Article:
Another Big Week for the American Auto Industry
On Tuesday, the U.S. Department of Treasury announced that Chrysler repaid $5.9 billion in U.S. government loans more than six years ahead of schedule, bringing the total amount of money Chrysler has returned to taxpayers to $10.6 billion. The announcement “marks a significant milestone for the turnaround of Chrysler and the countless communities and families who rely on the American auto industry,” President Obama said in a statement. Next Friday, the President will visit a Chrysler plant in Toledo, Ohio where he will highlight that incredible turnaround.
Just two years ago, the American auto industry was on the brink of collapse. The President made a difficult decision to provide support to Chrysler and General Motors on the condition that all stakeholders make the sacrifices necessary to fundamentally restructure those companies and put them on a path to viability.
“Supporting the American auto industry required making some tough decisions, but I was not willing to walk away from the workers at Chrysler and the communities that rely on this iconic American company,” President Obama said. “If Chrysler and all its stakeholders were willing to take the difficult steps necessary to become more competitive, America would stand by them, and we did.”
Earlier this week, Assistant to the President for Manufacturing Policy Ron Bloom and Deputy Director of the National Economic Council Brian Deese joined Chrysler CEO Sergio Marchionne to mark the historic day at the company’s Sterling Heights assembly plant. The factory, once slated to be shuttered, has not only retained its 1,270 jobs, but also added another 900 jobs to keep up with sales.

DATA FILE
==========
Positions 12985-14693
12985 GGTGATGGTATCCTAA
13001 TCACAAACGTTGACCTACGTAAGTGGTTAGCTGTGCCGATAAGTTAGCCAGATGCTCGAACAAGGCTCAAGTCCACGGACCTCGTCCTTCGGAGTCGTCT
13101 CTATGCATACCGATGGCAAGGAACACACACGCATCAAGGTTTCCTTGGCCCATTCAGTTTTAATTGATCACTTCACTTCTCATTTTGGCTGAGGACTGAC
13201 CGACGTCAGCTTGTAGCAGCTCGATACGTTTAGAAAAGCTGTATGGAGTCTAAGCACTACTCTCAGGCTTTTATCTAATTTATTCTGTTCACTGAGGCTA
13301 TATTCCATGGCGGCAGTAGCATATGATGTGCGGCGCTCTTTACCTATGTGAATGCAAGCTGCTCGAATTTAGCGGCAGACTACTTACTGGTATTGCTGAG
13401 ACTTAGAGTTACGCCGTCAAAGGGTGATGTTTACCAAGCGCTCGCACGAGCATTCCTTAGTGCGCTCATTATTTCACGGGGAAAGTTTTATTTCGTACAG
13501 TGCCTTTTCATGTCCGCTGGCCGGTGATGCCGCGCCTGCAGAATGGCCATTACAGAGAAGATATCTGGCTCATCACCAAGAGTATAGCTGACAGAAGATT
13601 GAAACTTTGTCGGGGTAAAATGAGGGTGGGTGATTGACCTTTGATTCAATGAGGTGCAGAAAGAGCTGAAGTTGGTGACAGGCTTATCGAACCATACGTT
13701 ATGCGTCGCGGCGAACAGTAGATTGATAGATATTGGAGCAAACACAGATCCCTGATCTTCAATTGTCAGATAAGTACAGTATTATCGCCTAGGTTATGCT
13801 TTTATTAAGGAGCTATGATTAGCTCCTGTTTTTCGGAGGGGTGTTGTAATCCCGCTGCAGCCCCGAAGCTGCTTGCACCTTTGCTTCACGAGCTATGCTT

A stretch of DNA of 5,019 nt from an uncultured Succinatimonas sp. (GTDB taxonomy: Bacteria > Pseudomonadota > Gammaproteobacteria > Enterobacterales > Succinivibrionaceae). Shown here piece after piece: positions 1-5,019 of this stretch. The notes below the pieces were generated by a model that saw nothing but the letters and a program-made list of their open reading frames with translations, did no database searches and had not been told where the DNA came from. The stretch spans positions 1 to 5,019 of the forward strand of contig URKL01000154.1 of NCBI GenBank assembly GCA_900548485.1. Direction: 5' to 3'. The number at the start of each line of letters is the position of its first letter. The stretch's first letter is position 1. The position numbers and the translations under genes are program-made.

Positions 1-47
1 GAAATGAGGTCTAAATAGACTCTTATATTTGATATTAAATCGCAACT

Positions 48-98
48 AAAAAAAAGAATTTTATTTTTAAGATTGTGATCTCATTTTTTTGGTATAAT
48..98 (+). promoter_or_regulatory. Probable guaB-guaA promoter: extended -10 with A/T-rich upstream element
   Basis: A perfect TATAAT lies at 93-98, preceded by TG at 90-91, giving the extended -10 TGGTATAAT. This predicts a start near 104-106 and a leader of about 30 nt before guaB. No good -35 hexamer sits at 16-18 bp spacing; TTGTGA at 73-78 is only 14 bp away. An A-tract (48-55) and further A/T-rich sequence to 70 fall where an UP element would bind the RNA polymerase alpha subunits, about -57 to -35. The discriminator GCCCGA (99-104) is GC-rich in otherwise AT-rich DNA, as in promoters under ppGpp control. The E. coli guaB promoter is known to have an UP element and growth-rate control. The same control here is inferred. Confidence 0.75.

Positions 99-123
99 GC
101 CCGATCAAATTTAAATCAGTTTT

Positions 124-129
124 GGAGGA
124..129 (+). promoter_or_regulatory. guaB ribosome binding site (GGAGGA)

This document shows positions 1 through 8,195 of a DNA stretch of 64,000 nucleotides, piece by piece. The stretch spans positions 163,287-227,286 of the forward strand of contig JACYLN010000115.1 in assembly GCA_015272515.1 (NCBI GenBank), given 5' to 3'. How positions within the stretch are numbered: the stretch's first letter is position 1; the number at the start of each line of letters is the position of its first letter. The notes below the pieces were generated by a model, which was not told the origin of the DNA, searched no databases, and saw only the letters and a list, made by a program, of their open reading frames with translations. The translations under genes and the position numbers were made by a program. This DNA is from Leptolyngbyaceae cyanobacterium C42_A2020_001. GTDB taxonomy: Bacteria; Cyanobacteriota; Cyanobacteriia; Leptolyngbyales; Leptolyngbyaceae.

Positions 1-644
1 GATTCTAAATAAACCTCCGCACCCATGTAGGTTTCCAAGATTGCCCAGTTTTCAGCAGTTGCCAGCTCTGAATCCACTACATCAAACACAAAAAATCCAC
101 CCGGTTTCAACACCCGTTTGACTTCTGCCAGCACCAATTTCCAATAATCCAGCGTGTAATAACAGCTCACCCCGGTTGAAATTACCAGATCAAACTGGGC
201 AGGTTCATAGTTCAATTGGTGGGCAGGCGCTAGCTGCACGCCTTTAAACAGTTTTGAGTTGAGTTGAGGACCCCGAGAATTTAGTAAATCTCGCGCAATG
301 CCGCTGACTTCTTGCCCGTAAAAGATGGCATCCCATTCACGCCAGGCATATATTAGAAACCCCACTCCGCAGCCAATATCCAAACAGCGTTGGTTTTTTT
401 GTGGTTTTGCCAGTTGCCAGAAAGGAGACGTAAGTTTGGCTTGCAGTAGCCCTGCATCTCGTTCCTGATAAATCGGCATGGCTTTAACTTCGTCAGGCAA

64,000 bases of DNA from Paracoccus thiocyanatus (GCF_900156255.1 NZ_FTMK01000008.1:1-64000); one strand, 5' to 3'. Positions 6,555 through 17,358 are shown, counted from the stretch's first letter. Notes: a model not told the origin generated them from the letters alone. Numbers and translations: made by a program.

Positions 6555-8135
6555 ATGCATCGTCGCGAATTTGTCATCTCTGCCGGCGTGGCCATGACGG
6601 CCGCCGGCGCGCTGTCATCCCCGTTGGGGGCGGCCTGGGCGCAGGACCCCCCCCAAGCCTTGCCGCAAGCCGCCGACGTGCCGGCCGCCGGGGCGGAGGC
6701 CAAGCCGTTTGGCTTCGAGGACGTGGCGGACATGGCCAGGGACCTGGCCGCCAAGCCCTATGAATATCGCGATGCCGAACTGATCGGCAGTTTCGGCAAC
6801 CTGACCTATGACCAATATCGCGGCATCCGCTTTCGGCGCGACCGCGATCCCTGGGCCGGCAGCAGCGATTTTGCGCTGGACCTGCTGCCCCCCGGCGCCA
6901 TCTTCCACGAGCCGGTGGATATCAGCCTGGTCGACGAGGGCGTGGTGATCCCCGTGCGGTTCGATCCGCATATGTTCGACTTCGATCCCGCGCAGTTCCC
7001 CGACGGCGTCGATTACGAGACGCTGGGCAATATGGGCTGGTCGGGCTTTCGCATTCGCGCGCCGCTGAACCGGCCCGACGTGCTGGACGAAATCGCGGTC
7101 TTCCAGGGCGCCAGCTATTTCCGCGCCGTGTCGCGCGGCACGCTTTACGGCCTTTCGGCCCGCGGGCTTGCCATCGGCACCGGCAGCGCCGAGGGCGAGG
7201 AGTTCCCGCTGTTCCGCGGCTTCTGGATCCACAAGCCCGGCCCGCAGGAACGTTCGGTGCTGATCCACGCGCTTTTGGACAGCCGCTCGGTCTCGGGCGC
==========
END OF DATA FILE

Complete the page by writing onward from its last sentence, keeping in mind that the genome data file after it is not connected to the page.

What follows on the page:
“Best of all, we’re seeing success stories like the one here at Sterling Heights play out all across the country,” Bloom told workers. “In Michigan, as well as in Indiana, Pennsylvania, and Missouri, and across the country, since GM and Chrysler emerged from bankruptcy, the auto industry has added 115,000 jobs – the fastest pace of job growth in the auto industry since the 1990s.”
In addition to congratulatory phone calls to Chrysler CEO Sergio Marchionne and United Auto Workers President Bob King, Vice President Biden called to thank Frances Soehartono, a worker from Chrysler’s Jefferson North Plant in Michigan. After being out of work for over two years, Frances was hired by Chrysler a year ago. Chrysler’s historic turnaround, the Vice President told Frances, is due in large part to the high quality of American workmanship and the dedication of workers like her.
On Wednesday, Vice President Biden paid a visit to a local Chrysler dealership in Manchester, New Hampshire. Bonneville and Son Chrysler is an example of the company’s resurgence at the local level – having faced tough years in 2009 and 2010, the dealership is now on a clear path to its best year since before the recession. During a tour of the lot led by second-generation dealer Ed Bonneville Jr., Vice President Biden told a group of employees and potential customers that there isn’t any reason why the American auto industry cannot be the best in the world.
Chrysler’s benchmark achievement wasn’t the only piece of evidence of the American auto industry’s resurgence. This week GM also fleshed out its recent announcement that it will add 4,200 jobs around the country with news of 2,500 new jobs at its Hamtramck plant – which builds, among other things, the Chevy Volt.